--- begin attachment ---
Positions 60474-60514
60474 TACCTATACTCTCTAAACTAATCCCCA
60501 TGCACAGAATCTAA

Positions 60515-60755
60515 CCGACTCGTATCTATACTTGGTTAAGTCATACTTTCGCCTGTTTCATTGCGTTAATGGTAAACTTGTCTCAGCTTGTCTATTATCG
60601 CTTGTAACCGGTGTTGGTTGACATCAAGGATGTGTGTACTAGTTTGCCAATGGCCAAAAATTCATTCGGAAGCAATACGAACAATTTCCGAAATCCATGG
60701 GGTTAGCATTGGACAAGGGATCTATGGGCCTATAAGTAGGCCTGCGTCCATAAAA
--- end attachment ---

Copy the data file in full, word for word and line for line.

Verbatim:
Positions 60474-60514
60474 TACCTATACTCTCTAAACTAATCCCCA
60501 TGCACAGAATCTAA

Positions 60515-60755
60515 CCGACTCGTATCTATACTTGGTTAAGTCATACTTTCGCCTGTTTCATTGCGTTAATGGTAAACTTGTCTCAGCTTGTCTATTATCG
60601 CTTGTAACCGGTGTTGGTTGACATCAAGGATGTGTGTACTAGTTTGCCAATGGCCAAAAATTCATTCGGAAGCAATACGAACAATTTCCGAAATCCATGG
60701 GGTTAGCATTGGACAAGGGATCTATGGGCCTATAAGTAGGCCTGCGTCCATAAAA